That's what schools are for.
The third reason is because we have strayed from the realization that
Scouting is supposed to be this magical game which kids play under adult
supervision and at the same time, learn how to be good citizens, how to take
care of themselves and others, and how to be a useful contributer to life on
the planet. We have
emphasized the negative aspects of being in Scouting: the clampdown on the
rules, the requirement for additional adults to "protect our children", the
desire to "be everything for every kid". Just like we are too fast to tell
adults "Hey...Scouting may NOT be for you, and don't feel bad if it isn't",
we are too fast to tell every kid we see that "you should be in
Scouting...you're nothing if you're not!" Once we have them in the program,
we don't let them lead...we want to either "relive our experiences through a
new set of eyes" or we feel that "they can't handle leading 40 other kids
and telling them what to do".
I only remind you that we have youth gangs all over this land, made up of 50
to 100 kids --kids-- being led by, influnced by, and being killed or maimed
by -- kids. If a 15 year old gang leader can "influnce action" upon his or
her membership, then surely with some coaching, a 14 or 16 year old Scout
can positively influnce action upon the rest of the members of his or her unit!
We as Scouters have oversold, overrate, overkilled the "high adventure"
quality of Scouting and many of us forget that first and foremost that
Baden-Powell created Scouting as a GAME that kids can play at home, either
by themselves or with other kids, and that we adults that are "playing the
game" aren't really playing...we're there as I've stated many times over, to
"keep kids from killing each other or themselves, to keep them from burning
down the building or tearing up the room, and to watch them grow and help
them, IF THEY ASK FOR IT, to grow along our Scouting tenets of character,
citizenship and personal fitness." We have instead taken the Scouting
program "underground", not even sharing with others in our OWN communities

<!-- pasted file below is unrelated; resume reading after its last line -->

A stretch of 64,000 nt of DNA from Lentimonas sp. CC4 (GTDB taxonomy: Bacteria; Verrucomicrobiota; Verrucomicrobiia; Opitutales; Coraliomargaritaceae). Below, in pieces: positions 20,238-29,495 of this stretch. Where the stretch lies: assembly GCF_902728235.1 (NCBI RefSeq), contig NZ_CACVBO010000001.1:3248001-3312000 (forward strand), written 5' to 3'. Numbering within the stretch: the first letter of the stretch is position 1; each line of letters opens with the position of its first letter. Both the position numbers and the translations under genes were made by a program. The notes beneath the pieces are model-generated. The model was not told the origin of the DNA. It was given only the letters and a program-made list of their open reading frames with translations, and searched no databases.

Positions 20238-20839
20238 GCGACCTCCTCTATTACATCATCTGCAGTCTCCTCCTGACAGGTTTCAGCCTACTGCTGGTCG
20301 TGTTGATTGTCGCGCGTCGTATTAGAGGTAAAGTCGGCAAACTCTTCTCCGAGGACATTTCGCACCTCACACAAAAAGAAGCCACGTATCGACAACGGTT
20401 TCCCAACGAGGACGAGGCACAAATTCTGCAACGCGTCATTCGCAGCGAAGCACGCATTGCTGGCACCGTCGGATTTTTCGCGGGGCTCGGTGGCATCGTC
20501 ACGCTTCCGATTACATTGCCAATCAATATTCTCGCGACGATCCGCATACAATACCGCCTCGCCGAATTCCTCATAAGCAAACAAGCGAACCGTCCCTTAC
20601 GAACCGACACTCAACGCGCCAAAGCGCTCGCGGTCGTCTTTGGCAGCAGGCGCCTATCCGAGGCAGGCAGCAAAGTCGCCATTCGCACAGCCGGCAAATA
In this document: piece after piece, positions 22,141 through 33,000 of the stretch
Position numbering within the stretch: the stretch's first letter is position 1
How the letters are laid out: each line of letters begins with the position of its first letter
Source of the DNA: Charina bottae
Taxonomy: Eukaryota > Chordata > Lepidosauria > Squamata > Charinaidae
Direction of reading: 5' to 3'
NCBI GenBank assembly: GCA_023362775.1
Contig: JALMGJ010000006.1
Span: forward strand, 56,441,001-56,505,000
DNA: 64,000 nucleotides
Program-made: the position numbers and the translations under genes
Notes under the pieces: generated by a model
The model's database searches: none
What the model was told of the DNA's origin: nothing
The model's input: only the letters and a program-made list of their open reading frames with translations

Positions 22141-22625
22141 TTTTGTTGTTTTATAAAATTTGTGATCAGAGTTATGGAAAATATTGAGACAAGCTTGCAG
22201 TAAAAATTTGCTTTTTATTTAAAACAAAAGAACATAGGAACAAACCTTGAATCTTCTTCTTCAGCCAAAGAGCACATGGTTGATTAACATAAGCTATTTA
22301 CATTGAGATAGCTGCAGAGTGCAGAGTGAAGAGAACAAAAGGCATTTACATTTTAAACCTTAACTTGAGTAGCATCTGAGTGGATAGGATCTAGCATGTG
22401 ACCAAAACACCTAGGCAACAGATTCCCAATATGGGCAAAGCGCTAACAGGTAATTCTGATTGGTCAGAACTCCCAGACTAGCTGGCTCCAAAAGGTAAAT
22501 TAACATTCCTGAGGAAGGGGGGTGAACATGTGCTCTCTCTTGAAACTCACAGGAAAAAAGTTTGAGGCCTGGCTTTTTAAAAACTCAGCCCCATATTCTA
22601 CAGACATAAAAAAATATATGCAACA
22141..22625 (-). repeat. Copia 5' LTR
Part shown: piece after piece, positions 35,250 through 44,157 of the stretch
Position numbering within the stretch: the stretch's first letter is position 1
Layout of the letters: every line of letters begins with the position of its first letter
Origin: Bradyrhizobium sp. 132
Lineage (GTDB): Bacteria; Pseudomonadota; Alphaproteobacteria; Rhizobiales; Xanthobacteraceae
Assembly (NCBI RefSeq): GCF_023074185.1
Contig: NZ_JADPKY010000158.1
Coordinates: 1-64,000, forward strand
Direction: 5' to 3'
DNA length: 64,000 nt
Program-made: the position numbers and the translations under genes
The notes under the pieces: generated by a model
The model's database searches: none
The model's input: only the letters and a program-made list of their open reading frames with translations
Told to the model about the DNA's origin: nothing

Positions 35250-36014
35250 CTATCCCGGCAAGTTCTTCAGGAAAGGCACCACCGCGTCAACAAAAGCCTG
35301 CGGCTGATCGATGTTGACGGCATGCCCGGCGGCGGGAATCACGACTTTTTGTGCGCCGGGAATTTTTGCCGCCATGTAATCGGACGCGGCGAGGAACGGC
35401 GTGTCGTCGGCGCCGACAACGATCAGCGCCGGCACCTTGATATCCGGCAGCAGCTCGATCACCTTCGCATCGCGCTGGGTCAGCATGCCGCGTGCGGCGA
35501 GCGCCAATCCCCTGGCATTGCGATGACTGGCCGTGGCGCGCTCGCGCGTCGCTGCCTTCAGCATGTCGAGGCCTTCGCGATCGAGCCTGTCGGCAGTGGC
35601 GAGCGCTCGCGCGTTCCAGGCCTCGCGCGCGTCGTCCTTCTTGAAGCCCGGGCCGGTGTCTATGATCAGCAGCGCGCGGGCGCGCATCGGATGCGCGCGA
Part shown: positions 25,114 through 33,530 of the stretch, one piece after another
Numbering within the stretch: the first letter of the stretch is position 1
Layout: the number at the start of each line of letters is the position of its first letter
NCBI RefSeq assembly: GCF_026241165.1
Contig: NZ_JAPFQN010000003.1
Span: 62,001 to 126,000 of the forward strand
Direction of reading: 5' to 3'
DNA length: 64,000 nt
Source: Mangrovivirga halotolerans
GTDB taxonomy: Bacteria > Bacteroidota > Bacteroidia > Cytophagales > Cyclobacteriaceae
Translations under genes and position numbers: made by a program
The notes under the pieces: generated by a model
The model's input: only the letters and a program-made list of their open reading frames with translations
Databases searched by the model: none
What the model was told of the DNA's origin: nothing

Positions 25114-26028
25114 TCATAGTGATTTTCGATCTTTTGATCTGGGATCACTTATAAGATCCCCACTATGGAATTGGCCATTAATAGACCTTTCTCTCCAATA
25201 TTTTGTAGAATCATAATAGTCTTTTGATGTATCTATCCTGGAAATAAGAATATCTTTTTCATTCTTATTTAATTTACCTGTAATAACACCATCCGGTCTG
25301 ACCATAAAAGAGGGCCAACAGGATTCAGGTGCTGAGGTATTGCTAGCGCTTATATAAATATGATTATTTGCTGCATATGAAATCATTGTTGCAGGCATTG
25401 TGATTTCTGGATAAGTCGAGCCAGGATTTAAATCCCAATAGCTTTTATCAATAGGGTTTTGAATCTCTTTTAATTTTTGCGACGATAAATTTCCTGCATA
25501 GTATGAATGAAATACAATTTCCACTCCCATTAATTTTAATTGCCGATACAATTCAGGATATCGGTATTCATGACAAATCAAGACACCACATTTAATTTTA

about what we are doing.
"They don't have a right to know what we're doing". "We'll tell them what
we're doing when we want". Yet, each fall and spring, we ask and
practically BEG our communities for money to support our local unit and our
How many times have you seen *adults* wearing their field uniform? Not
many. But we want those Scouts of ours to wear them every chance they get.
What an example!! During my college days...both undergraduate as well as
during my graduate and post-grad days, I would wear a uniform shirt every
Tuesday. No reason, just that of being able to put it on, walk across the
campus and to BE ASSOCIATED WITH SOMETHING LARGER THAN JUST ME. I had
lunchdates with the uniform on, would go to class, and even would go
off-campus into the communuity.
People eventually recognized me on those *other* days as "the guy in
Scouts", and would ask me about how to get involved, how to get their kids
involved, and my personal opinions on various Scouting or youth-related
issues. We tell our Scouts to wear their shirts...but when it comes to us
"showing our colors", we would prefer to only wear it when we HAVE
to...during a meeting (and there's many of us that don't even do it then!)
or enroute to a campout or some other event.
How many times have you heard the word "Scouting" as it comes up in a
conversation about what is done outside of work? It's like the word
"Scouting" has, as I've written before, have replaced one of those seven
"dirty words" that nowadays come up with alarming frequency from our media,
from our fellow adults, and today, from our own children! We are well-versed
in what we choose to tell other adults what we do to occupy our time when we
are not with family or church or friends...but when it comes to the
"S-word", we're not really ready to share that with many others.
How many times have you invited a school group, or a church group, or just
the "kids on the block" to come out to the Scout camp and look around? To
use the resources of the Council for their environmental project, or from
their biology class, or for their PE or health and safety class? It's like
we're trying to keep others from knowing about our camping and outdoor
facilities, that we don't want them to use them "because they are ours", a
really selfish act to take.
It's like we all belong to a secret, private club that nobody else has the
right to know, or we should even "humor them" with telling about what we do
and how great it really is! Scouting is NOT secret, nor private, and instead
of self-promoting ourselves, we need to tell EVERYBODY what we are all about
and what we are doing TODAY.
(part two follows in separate posting)
(MAJ) Mike L. Walton (Settummanque, the blackeagle) (